The heart of Walker's doctrine, therefore, is his theory of profits. He proposed to show that according to the true law of profits this flexible increment is never a moiety wrested from labor, but an additional earning of management that justly accrues to him who creates it. The doctrine from which he deduced his theory of the entrepreneur was the Ricardian theory of rent. On this point Walker was the most loyal of Ricardians, and he violently attacked Carey for repudiating the classical dogma. In a word "Ricardo's doctrine can no more be impugned than the sun in the heaven," he asserted, "and those who mouth at it simply show that they do not know what it was Ricardo taught." [Land and its Rent, p.108] What was needed was to understand its wide implications rather than to seek to destroy it to trace in all its reaches the doctrine of fertility and discover how in other spheres than land the difference between fertile and unfertile measures the return upon economic endeavor. For the great doctrine of fertility, Walker pointed out, following Mill, is capable of expansion to cover wider fields than rent; it applies equally to management and labor; it broadens out into a comprehensive principle that exactly measures the most bitterly disputed of the several increments, the increment of profits.

This theory of fertility, introduced into the law of distribution, is Walker's most interesting contribution to economic speculation. By it he supplemented the trinity of land, capital, and labor -- or in terms of distribution, of rent, interest, and wages -- with a new entity -- management and the earnings of management. The argument is highly ingenious. Assuming a no-profits employer at the lowest scale of the entrepreneur system, by analogy from the Ricardian no-rent grade of land, he asserted that similarly "profits are measured upwards from the level of the no-profits class of employers," and hence "it appears that the gains of the employer are not taken from the earnings of the laboring class, but measure the difference in production between the commonplace or bad, and the able, and shrewd, and strong management of business." [Political Economy, pp.242, 348] Profits, then, are an added increment of management, secured by foresight and business skill, the fruit of managerial fertility; and since they flow solely from the entrepreneur they belong to him alone and no portion may be justly claimed for rent, interest, or wages. The complete theory he states thus:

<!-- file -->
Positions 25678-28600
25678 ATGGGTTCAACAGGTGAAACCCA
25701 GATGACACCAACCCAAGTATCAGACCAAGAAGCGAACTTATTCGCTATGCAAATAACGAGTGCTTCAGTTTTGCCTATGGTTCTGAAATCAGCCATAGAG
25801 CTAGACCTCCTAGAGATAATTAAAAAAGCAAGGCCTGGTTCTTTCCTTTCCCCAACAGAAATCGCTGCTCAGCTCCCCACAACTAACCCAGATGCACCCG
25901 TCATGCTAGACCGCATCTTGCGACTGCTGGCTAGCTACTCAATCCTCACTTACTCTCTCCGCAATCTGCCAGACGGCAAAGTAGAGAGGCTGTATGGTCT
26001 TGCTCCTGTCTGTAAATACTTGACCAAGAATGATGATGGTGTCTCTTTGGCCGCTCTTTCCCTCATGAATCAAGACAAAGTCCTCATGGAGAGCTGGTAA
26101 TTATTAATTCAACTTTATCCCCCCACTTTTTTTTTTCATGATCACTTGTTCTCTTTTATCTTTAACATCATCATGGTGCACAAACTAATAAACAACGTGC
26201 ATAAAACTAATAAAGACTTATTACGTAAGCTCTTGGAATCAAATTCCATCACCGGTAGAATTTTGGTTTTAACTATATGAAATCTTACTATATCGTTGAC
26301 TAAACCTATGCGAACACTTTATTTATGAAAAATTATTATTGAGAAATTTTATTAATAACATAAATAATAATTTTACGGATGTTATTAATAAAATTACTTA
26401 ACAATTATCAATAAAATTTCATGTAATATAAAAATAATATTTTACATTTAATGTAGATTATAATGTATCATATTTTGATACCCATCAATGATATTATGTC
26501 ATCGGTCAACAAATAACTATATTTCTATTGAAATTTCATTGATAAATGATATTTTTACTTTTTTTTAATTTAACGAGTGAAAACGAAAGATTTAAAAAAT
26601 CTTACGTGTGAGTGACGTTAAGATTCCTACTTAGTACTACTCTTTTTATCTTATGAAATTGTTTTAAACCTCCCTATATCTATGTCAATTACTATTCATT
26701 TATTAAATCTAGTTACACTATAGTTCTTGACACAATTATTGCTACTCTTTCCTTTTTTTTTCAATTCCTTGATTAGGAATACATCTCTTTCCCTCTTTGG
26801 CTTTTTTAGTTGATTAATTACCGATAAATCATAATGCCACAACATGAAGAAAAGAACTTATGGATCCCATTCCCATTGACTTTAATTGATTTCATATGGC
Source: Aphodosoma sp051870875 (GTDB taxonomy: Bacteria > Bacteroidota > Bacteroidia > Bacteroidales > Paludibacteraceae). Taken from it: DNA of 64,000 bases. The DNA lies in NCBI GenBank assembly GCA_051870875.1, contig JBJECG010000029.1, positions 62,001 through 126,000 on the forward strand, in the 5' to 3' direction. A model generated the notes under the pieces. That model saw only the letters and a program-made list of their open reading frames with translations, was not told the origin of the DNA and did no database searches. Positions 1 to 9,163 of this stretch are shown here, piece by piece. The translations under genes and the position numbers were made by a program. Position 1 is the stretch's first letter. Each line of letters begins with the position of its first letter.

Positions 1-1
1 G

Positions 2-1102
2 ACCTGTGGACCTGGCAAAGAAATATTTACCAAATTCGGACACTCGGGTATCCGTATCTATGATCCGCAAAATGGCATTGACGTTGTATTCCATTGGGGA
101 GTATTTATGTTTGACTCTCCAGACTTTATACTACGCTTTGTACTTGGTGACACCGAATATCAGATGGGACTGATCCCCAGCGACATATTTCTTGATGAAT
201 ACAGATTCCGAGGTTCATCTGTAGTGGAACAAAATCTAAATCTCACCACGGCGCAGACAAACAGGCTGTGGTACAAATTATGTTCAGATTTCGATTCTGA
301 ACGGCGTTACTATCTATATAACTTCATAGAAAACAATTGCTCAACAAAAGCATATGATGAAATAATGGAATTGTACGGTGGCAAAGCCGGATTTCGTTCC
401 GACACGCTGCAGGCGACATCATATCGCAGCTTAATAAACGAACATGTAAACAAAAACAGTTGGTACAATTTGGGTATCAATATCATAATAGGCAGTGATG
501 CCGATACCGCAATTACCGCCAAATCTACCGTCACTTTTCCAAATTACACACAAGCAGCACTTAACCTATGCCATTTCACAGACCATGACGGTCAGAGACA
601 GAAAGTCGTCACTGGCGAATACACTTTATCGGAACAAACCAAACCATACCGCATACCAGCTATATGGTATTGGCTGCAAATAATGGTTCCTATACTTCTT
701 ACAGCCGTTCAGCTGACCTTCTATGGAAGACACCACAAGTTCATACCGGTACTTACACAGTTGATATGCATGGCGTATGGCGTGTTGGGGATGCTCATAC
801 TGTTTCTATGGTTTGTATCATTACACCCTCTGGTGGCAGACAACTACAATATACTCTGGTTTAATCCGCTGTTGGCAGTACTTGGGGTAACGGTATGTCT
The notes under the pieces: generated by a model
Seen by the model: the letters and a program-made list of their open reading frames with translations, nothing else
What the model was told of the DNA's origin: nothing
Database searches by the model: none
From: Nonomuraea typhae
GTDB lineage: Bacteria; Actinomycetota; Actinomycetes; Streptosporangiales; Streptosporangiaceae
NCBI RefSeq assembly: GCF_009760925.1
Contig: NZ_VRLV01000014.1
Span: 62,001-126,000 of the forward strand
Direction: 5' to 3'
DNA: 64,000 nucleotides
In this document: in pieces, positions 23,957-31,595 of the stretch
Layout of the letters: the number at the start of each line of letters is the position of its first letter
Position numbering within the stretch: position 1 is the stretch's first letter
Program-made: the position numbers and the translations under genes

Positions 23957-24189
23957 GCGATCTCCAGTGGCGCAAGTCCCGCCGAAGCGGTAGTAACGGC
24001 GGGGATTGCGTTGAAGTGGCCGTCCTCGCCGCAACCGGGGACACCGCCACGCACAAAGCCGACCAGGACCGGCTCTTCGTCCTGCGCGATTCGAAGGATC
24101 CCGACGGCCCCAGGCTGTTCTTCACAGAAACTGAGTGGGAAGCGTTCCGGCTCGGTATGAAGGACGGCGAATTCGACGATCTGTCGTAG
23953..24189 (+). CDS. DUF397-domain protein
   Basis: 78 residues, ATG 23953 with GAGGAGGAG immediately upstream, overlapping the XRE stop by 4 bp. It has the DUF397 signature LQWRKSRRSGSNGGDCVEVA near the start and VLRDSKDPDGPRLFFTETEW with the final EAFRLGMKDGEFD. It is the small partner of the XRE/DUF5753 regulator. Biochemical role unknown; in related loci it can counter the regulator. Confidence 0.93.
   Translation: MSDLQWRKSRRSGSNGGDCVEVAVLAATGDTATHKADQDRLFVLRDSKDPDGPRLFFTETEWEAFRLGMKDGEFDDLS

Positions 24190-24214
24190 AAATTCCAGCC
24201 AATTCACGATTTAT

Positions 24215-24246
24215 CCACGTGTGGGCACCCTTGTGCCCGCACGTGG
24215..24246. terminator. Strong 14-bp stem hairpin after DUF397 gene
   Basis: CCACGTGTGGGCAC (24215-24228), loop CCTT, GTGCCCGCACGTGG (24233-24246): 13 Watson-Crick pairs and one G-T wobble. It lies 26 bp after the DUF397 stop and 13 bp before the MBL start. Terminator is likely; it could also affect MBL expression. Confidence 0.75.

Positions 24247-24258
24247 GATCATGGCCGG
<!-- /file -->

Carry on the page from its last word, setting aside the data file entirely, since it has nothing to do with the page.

Under free and full competition, the successful employers of labour would earn a remuneration which would be exactly measured, in the case of each man, by the amount of wealth which he could produce, with a given application of labour and capital, over and above what would be produced by employers of the lowest industrial, or no-profits, grade, making use of the same amounts of labour and capital, just as rent measures the surplus of the produce of the better lands over and above what would be produced by the same application of labour and capital to the least productive lands which contribute to the supply of the market, lands which themselves bear no rent. [Quarterly Journal of Economics, april, 1887. Quoted in Gide and Rist, A History of Economic Doctrine, p.551]

It is a persuasive argument of which Walker was vastly proud. The germ of it later historians of economic thought have traced to Senior and John Stuart Mill, who had suggested the idea of "differential rent," or "rent of ability," which is the reward of "all peculiar advantages of extraordinary qualities of body and mind." [Ibid., p.549[ From whatever source it issued, the usefulness of such doctrine in the days of an expanding industrialism, and the ends it might serve in counteracting proletarian philosophies, are too evident to need comment. The Marxian dogma of surplus value-that profits are stealings from wages -- was certainly calculated to breed dissatisfaction in weak proletarian heads. Marx was a good Ricardian in his major postulates and the Ricardians had failed to analyze adequately the true sources of profits; because of such failure the classical school had underestimated the social beneficence of the capitalistic system. Chained to the iron law of wages the school had been forced to envisage a bleak future with labor kept always at the margin of subsistence. From this pessimism Walker proposed to rid economic theory, by showing that entrepreneur profits augment the wage fund and hence that the entrepreneur is the benefactor rather than the exploiter of labor. With his business skill the captain of industry, like the inventor of a new machine, lays open new sources of wealth for all, and if he gains much for himself he gives more to society; for every improvement in business methods accrues in the end to society as a whole, for the new technique soon becomes a common possession.